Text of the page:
My youngest daughter turned four last month and, as she stood there, proud as punch, blowing out the candles on her unicorn cake, my heart surged with a thousand mixed emotions...
You see, she’s my baby.
And while she’s the first to raise her voice if I dare refer to her as such, when I kiss her soft cheeks or look into her huge eyes, I still see that snuggly newborn who lay her head on my chest and curled her tiny fingers around mine and cooed like a tiny slice of sunshine.
And I can’t believe I am already here.
Life with small children is crazy, relentless and frustrating. It is. It can leave you in tatters with an aching exhaustion so deep, it gnaws into your bones. To glorify it in its entirety would be to downplay its truth.
But there’s also a magic to life with small children.
Take yesterday, for example. The sun was shining, the air crisp with the scent of autumn, and my four-year-old and I wandered out to the garden.
She started scooping big, crunchy leaves and, when the pile was nice and plump, dived into it and ‘hid’.
Each time she popped her head up I acted surprised and this caused her such great delight, we did it again and again.
Watching her play in the leaves, I could see her sheer wonder and excitement.
And at that moment, swept up in her world, I could feel her smile stretching all the way across from her lips onto my own.
Now if that’s not magic, I don’t know what is.
The truth is, I’ve bathed in that magic, luxuriated in it, filled up my emotional cup again and again, year after year, as I’ve had teeny-tiny feet pattering their way across my floor.
But now, as my youngest turns four, I’m feeling a keen sense of loss that, one day ever so soon, I will no longer be living with such enchantment in my world.
Because a four-year-old has a foot in each world; one part early years, one part latter. At times I find her spontaneously singing, telling me adorable stories that don’t always make sense and snuggling up to me like a warm, excitable puppy.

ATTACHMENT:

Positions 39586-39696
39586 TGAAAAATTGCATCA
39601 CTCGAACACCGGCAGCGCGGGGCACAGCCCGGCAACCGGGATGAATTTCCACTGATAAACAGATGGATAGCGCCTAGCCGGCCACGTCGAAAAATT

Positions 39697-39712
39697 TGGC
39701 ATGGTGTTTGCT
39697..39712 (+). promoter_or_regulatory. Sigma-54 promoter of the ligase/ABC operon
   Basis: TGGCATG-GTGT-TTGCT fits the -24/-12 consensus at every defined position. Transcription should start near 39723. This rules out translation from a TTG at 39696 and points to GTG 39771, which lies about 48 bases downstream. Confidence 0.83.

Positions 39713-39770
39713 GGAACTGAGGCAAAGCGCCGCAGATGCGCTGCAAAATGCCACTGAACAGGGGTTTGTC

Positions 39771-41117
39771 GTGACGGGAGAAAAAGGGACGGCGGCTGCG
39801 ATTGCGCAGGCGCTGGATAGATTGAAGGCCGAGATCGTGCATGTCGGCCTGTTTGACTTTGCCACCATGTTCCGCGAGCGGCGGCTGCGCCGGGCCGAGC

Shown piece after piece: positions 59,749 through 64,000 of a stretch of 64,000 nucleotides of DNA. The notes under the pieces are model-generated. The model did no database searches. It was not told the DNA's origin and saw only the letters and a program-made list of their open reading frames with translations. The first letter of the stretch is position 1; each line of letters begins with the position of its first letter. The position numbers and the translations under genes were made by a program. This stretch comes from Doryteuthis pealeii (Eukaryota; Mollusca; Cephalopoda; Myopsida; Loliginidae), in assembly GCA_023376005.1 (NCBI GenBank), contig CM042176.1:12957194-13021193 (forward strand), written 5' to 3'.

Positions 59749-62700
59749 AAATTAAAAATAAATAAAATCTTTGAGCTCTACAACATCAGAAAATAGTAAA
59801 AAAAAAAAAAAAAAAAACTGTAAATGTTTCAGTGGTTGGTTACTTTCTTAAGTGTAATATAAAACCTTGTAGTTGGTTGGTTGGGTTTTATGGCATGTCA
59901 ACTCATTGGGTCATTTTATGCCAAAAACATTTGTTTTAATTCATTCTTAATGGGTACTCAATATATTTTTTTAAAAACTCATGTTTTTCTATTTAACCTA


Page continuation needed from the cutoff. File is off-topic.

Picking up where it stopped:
At other times I see how close she is to shedding her small-child skin and stepping deeper into the more grown-up world.
Don’t get me wrong.
There’s a part of me that’s itching for her to grow up. In many ways, life is so much easier with older children. It doesn’t take them a thousand years to brush their teeth, for example, and they never fling themselves on the floor in frustration because I forgot to give them water in the blue cup.
Plus there’s a richness to my relationships with my seven and nine-year-old children. Talking to them, listening to how their incredible minds think, and admiring what wonderful people they are brings such an overpowering sense of love and awe.
But moving on to that next stage of childhood also means leaving behind the early years, with all its intrinsic magic.
One day – and it’s looming far too soon for my liking – my little girl will no longer be so little, and these dazzling years will be but a memory.
So for now, when my four-year-old looks at me with her great big brown eyes and laughs like the world is an utter delight, and oozes a joy so infectious it penetrates my own heart, I’ll continue standing here, soaking it all up.
Because life with a small child really is magical.
And, like all kinds of magic, I know that one day it will all vanish into thin air.
Words: Evelyn Lewin | Image: Julie Adams